Data pre-processing

The raw gene expression data and clinical data were obtained from University of California Santa Cruz (UCSC) Xena and Gene Expression Omnibus (GEO) databases. Background proofing and Robust Multichip Average standardization were implementted among samples in each batch. Subsequently, probes were corresponded to Entrez gene names by referring to the annotation files provided by manufacture in all datasets and platforms. For genes matching more than one probes, average values were regarded as the relative expressions. Genes involved in metabolism were extracted from the previous report [18], and these genes were retained for further analysis. The R Language was used for the statistical analysis of clinical information.

Marker selection and model establishment

Cox univariate regression was used to assess the correlation between the overall survival and the expression level of each metabolic gene with R, and significant genes (p<0.01) were retained for further analysis. Subsequently, random forest variable hunting was implemented to select the most important genes to establish the predicting model [19, 20]. The number of iterations and repeats are both 100. Based on the expression of screened genes, the risk score model was developed through Cox multivariate model as the following formula:

J Cancer inline graphic

Where xi indicates the expression of gene i, meanwhile βi means the coefficient of gene i generated from the Cox multivariate regression.

Statistical applications and pathway analysis

R function survival::coxph was used for the Cox multivariate and univariate regression analysis, and R function randomForestSRC::var.select was used for random forest survival analysis [21] using the following parameters: 100 repeats, 100 iterations. The risk score difference between categories divided by clinical indicators was calculated based on Student's -test. R package “rms” was used for nomogram calculation and visualization. GSEA [22] was implemented using a java software developed and the default parameters were used by comparing the high-risk (higher than median) and low-risk group (lower than median).


Marker selection and model establishment

Metabolic genes and related metabolic pathways were reserved for further analysis and the other genes were excluded. In order to find out the survival associated metabolic genes, we used Cox univariate regression to analyze the relationship between overall survival time and gene expression evaluated by microarray (U133A) in TCGA dataset (N=529, median survival: 12 months). 101 genes were identified (p<0.01) and regarded as survival associated genes. We used Random Forest machine learning algorithm to remove redundant information from the selected genes, and twenty genes were filtered for further studies (Fig. 1A, Table 1). The functions of these 20 genes were described in detail in Table S1. The coefficients of OAS1, MAN1B1, CYB561, SLC12A7, PYGL and NQO2 were negative numbers (Fig. 1B), suggesting that the high expression of these genes was significantly associated with longer overall survival time.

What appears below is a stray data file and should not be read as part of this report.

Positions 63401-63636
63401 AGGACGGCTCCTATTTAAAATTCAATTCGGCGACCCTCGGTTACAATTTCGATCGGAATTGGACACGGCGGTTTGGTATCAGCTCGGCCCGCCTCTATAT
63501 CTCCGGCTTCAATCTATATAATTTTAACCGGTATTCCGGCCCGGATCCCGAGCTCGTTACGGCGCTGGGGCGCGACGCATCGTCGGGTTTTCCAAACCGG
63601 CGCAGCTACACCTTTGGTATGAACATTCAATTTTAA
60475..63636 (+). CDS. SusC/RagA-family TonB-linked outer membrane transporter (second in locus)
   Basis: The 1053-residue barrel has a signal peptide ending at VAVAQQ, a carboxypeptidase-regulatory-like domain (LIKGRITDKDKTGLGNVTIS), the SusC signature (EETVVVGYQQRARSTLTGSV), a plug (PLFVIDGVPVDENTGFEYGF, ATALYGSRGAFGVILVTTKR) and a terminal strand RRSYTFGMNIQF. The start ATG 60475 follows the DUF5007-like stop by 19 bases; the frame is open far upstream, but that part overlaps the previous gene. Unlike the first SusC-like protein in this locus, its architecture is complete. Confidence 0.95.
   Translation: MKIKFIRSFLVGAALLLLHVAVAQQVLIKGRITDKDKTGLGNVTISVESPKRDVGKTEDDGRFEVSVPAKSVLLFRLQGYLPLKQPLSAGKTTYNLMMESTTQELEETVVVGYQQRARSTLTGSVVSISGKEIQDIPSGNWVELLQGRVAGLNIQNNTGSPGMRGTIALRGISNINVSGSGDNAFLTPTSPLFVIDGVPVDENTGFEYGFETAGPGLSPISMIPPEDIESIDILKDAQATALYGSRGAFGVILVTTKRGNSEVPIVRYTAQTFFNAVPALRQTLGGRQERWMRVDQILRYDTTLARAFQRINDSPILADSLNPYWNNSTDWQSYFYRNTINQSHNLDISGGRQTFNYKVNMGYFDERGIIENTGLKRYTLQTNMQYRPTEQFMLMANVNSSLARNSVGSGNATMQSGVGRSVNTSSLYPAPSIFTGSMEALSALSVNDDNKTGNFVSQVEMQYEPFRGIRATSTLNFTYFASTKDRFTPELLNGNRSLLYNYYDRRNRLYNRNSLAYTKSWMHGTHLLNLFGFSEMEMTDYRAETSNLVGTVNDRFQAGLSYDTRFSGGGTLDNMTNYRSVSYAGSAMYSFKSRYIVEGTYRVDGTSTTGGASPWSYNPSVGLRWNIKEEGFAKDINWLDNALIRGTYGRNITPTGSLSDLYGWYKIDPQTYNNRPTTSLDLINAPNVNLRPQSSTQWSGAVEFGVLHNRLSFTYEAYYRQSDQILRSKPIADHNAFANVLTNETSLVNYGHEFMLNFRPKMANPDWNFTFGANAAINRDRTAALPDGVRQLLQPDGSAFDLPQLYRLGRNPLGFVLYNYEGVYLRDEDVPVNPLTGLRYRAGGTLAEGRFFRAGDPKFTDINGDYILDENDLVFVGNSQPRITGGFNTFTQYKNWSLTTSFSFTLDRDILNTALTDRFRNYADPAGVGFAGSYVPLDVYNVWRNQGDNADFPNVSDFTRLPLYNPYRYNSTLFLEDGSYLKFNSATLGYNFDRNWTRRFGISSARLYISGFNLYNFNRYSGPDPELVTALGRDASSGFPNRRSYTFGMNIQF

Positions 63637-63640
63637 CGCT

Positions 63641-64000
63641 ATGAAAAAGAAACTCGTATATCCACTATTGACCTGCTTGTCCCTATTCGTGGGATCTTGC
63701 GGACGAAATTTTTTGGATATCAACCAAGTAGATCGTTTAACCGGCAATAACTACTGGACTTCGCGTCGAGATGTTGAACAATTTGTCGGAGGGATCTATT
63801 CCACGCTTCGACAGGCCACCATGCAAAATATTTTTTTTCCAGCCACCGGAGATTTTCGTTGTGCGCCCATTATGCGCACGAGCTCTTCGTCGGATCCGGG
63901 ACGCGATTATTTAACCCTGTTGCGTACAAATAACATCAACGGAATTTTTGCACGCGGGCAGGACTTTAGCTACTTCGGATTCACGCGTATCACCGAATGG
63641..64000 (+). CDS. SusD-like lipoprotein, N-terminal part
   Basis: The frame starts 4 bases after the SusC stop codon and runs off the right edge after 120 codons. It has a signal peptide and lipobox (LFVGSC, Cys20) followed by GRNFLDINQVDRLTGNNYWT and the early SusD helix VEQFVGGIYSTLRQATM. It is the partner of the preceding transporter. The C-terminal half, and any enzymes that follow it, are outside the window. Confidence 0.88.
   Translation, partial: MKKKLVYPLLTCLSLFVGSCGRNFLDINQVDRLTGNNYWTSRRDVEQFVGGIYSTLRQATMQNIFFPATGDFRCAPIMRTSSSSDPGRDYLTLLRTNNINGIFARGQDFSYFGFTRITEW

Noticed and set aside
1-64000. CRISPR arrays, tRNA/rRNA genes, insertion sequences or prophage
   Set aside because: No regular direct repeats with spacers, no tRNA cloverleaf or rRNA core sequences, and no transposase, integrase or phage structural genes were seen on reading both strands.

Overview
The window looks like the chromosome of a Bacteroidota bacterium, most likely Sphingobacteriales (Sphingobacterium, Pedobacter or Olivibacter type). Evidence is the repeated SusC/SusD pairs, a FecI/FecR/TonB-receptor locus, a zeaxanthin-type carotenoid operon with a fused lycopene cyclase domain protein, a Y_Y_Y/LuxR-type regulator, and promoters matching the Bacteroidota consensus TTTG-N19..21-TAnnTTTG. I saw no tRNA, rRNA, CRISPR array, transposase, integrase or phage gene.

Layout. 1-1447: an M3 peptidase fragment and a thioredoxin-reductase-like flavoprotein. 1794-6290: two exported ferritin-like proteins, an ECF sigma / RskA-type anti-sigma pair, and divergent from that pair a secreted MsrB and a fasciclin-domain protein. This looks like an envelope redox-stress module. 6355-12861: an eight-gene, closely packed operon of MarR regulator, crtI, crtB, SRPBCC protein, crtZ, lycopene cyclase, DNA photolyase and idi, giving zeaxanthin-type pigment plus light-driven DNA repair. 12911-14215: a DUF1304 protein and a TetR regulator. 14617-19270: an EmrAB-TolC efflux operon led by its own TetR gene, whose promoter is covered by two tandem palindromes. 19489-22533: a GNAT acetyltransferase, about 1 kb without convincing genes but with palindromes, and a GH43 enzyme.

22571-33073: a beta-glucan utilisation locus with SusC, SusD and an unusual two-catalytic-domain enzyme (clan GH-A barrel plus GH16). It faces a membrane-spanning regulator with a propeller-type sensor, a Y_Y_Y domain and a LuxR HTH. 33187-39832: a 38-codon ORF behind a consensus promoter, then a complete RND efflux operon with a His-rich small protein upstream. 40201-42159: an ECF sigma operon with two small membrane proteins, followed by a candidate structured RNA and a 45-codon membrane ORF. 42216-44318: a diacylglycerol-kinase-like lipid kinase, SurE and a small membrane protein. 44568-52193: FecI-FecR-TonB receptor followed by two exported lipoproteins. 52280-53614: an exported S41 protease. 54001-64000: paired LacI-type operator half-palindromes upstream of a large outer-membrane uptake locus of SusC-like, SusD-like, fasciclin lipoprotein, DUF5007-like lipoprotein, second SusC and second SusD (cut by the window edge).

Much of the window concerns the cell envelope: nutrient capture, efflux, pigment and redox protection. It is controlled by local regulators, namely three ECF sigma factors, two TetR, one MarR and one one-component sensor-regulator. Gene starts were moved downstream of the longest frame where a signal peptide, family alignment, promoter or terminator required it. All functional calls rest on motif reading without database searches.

Table 1 

Hazard ratio (HR), 95% confidence interval (CI), p values of candidate genes according to Cox univariate and multivariate regression

Entez IDGene symbolHR95% CIpvalueHR95% CIpvalue

Prediction of risk score model

Using the TCGA dataset as the training set, the predictive value of the risk score model was estimated. The glioma patients were grouped into two groups by the median value of the risk score. The overall survival time is 14.9 (95% CI: 13.5-16.7) months in low-risk group, which was remarkably longer (p=0.0015) than 13.1 months (95% CI: 12.0-15.1), the median survival time of high-risk group (Fig. 2A). As shown in Fig. 2B, the comparison of progression-free survival (PFS) between the two groups also showed the same trend (p=0.0015). The sooner the patients' events occurred as the risk score increased, and the risk score is positively correlated with the expression of oncogenes and negatively with suppressor genes in twenty candidate genes (Fig. 2C). One-year survival area under receiving operating characteristic (AUROC) curve was plotted, and the AUROC for age, gender, risk score and primary tumor diameter were 0.689, 0.502, 0,692 and 0.523 (Fig. 2D), indicating that the risk score is a strong prognostic indicator for glioma patients.

Validation of risk score

The good predictive effect of the risk score in the training set might be due to the overfitting between the data and the model. For further validation, we used other three independent datasets, GSE4271 [23], GSE4412[24] and GSE16011[25], to evaluate the prognostic robustness of the risk score. Using the median risk score value, we categorized the samples into two groups in each dataset, and the survival differences were analyzed. In group whose patients with low risk score, the patients' survival time is obviously longer in all of the validation sets (p=0.03, 0.01 and 0 for GSE4271, GSE4412 and GSE16011, respectively, Fig. 3A-C, top panel). Same as the training set, we found that the patients were dead sooner as the risk score increased in each verification dataset (Fig. 3A-C, middle panel). Furthermore, the relationship between the expression of the 20 candidate genes and the risk score was also similar to that of the training set (Fig. 3A-C, bottom panel). These results suggest that this model has considerable robustness in predicting the prognosis of glioma patients.